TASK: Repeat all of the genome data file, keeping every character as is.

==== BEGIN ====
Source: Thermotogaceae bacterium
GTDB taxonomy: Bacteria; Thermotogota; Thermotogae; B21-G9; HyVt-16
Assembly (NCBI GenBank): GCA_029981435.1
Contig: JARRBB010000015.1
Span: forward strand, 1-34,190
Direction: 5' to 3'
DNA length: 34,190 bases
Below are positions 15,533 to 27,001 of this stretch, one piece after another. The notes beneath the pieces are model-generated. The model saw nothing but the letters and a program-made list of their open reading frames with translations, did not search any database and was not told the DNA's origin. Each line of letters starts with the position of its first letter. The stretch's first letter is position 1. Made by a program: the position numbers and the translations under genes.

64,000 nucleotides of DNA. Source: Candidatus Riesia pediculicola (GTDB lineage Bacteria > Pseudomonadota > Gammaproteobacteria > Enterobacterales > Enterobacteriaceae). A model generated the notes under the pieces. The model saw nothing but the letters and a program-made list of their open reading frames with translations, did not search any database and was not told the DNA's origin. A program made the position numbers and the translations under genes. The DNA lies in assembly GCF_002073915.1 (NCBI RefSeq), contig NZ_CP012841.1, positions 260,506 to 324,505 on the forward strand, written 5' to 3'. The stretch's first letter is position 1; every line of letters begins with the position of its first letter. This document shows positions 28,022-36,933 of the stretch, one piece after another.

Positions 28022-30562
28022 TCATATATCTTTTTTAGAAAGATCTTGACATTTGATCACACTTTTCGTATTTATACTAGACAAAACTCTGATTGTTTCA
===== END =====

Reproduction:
Source: Thermotogaceae bacterium
GTDB taxonomy: Bacteria; Thermotogota; Thermotogae; B21-G9; HyVt-16
Assembly (NCBI GenBank): GCA_029981435.1
Contig: JARRBB010000015.1
Span: forward strand, 1-34,190
Direction: 5' to 3'
DNA length: 34,190 bases
Below are positions 15,533 to 27,001 of this stretch, one piece after another. The notes beneath the pieces are model-generated. The model saw nothing but the letters and a program-made list of their open reading frames with translations, did not search any database and was not told the DNA's origin. Each line of letters starts with the position of its first letter. The stretch's first letter is position 1. Made by a program: the position numbers and the translations under genes.

64,000 nucleotides of DNA. Source: Candidatus Riesia pediculicola (GTDB lineage Bacteria > Pseudomonadota > Gammaproteobacteria > Enterobacterales > Enterobacteriaceae). A model generated the notes under the pieces. The model saw nothing but the letters and a program-made list of their open reading frames with translations, did not search any database and was not told the DNA's origin. A program made the position numbers and the translations under genes. The DNA lies in assembly GCF_002073915.1 (NCBI RefSeq), contig NZ_CP012841.1, positions 260,506 to 324,505 on the forward strand, written 5' to 3'. The stretch's first letter is position 1; every line of letters begins with the position of its first letter. This document shows positions 28,022-36,933 of the stretch, one piece after another.

Positions 28022-30562
28022 TCATATATCTTTTTTAGAAAGATCTTGACATTTGATCACACTTTTCGTATTTATACTAGACAAAACTCTGATTGTTTCA